The top five insights from the Cliniko 2022 allied health survey

In 2022, we ran a survey that asked allied health professionals a series of questions about their work-life – and people from all around the world and many different professions contributed their time to respond. This is a roundup of the top five insights we learned!

Aisling Smith·

An illustration of a person holding a pencil while considering a checklist on a giant clipboard

You folks in the allied health industry are a diverse and fascinating bunch! This is the second survey that Cliniko has run, and both times we’ve been blown away by your response and the incredible variety of what an allied health practice looks like today. You told us about your daily life at work – including its practicalities and challenges – and the differing ways that your clinics are run. But five main points stood out:

134.5% of the clinics we surveyed don’t take online bookings.

2 48.6% of the practices we surveyed currently don’t offer telehealth.

3 41.4% of larger practices increase their consultation prices every year.

431.3% of practitioners and 30.61% of practice owners struggle with work-life balance.

5Higher profit margins are usually associated with smaller practices and businesses that have been operating for longer.

That’s our summary in a nutshell, but keep reading for a more detailed discussion! Please note, we recommend you view the graphs below on a laptop or desktop computer if you can—there is also a link to a bigger version hosted in Google Sheets below.

Some background

Cliniko surveys are motivated by the desire to listen – and give voice – to what allied health professionals have to say about their work. We feel that the perspectives you share with us are important to understanding the allied health industry and the ways it’s changing.

As you might know, we ran the first Cliniko survey in 2021 – and received a fantastic response from 2,654 allied health professionals globally. Participants shared openly and honestly with us about what it’s like to work in the industry, which we published as a two-part summary on the Cliniko blog.

The 2022 survey was intended as a follow-up to see what had changed over the year, but also included some new questions. We approached this survey quite differently to the previous one we ran – although we asked similar questions, many were re-phrased to be clearer and more streamlined. The last survey also made a charitable donation for each person who participated, which we didn’t do this time.

So, what did the 2022 survey look like? All up, 1,811 allied health professionals kindly volunteered the time to answer our questions. You came from across 35 countries, 15 different professions, and represented a mix of business owners, practitioners, practice managers, and administrative staff.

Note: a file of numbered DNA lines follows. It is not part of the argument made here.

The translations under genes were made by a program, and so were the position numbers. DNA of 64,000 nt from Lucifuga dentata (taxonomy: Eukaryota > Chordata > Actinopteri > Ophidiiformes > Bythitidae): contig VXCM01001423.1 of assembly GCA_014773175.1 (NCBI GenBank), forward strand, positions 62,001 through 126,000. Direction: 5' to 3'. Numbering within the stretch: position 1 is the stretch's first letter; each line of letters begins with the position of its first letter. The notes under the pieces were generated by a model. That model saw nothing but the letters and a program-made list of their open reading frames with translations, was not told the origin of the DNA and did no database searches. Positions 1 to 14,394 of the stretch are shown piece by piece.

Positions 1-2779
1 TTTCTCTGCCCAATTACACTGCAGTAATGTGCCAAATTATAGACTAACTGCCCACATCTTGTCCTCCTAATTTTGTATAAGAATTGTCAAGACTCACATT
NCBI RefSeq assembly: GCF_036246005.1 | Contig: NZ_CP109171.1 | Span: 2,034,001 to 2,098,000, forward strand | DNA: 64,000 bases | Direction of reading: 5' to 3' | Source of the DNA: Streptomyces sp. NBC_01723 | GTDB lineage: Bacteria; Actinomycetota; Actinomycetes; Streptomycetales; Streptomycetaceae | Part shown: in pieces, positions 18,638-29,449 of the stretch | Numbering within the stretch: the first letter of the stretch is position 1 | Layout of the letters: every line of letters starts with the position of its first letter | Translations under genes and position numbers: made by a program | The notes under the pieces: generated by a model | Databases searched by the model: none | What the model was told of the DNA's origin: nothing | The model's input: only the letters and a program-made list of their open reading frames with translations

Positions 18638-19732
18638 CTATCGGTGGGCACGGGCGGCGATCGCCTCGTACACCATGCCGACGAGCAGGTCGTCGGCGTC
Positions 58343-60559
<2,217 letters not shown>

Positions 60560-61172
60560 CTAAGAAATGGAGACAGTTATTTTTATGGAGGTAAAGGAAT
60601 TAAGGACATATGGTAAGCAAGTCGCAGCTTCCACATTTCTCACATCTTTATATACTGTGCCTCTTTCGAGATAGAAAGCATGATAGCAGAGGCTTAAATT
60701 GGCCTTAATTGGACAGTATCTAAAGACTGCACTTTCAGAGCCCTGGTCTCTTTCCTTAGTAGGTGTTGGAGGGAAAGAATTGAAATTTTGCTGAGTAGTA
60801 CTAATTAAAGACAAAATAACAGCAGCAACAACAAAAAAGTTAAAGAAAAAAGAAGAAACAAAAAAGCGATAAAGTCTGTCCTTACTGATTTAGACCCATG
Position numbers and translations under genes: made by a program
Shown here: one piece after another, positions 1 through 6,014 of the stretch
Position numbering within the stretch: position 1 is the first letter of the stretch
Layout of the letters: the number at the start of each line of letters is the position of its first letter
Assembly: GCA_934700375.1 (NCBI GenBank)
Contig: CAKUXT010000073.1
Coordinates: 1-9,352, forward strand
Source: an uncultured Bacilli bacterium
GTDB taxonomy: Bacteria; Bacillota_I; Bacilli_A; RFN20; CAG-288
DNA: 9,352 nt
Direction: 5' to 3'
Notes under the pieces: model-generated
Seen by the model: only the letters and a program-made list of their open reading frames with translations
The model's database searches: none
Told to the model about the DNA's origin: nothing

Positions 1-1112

Five key survey insights

34.5% of the clinics we surveyed don’t take online bookings.

This one surprised us! It turns out that 34.5% of practices don’t take online bookings. While there are many advantages to online bookings, this system obviously doesn’t suit everyone.

Whether or not a practice takes online bookings depends a lot on the profession – interestingly, online booking is far more likely to be offered by physical therapies than non-physical ones. For example, 63% of psychology practices and 89% of speech pathologists don’t offer online bookings. It’s not clear from the data why this is the case, but it might indicate a different intake process for these professions, in which some discussion or triaging is required before a booking occurs.

We also noticed a trend that, as a business increases in size, allowing online bookings becomes more common (79% of large practices take online bookings, compared to 59% of solo practitioners). From an administrative perspective this makes sense – an online system that allows patients to book, reschedule, and cancel appointments directly can make things easier to keep track of for a multi-practitioner clinic!

A pie chart showing what proportion of all allied health practitioners use online bookings (34.5% say no, 65.5% say yes)
Graph showing the proportion of clinics offering online booking by modality
Percentage of clinics offering online bookings by practice size, the most likely are large at 79%; 59% of solo practices offer online bookings

48.6% of the practices we surveyed currently don’t offer telehealth.

Telehealth has been a very hot topic for the past few years. Global lockdowns forced a mass adoption of telehealth software, but has it stuck? While more people are using telehealth than pre-pandemic (as our previous survey revealed), it hasn’t been universally taken up. As of 2022, 51.4% of the allied health practices who answered our questions offer telehealth, while 48.6% do not. Those who do use telehealth acknowledge that it’s good for accessibility, and allowing geographically distant or disabled clients to make appointments much more easily.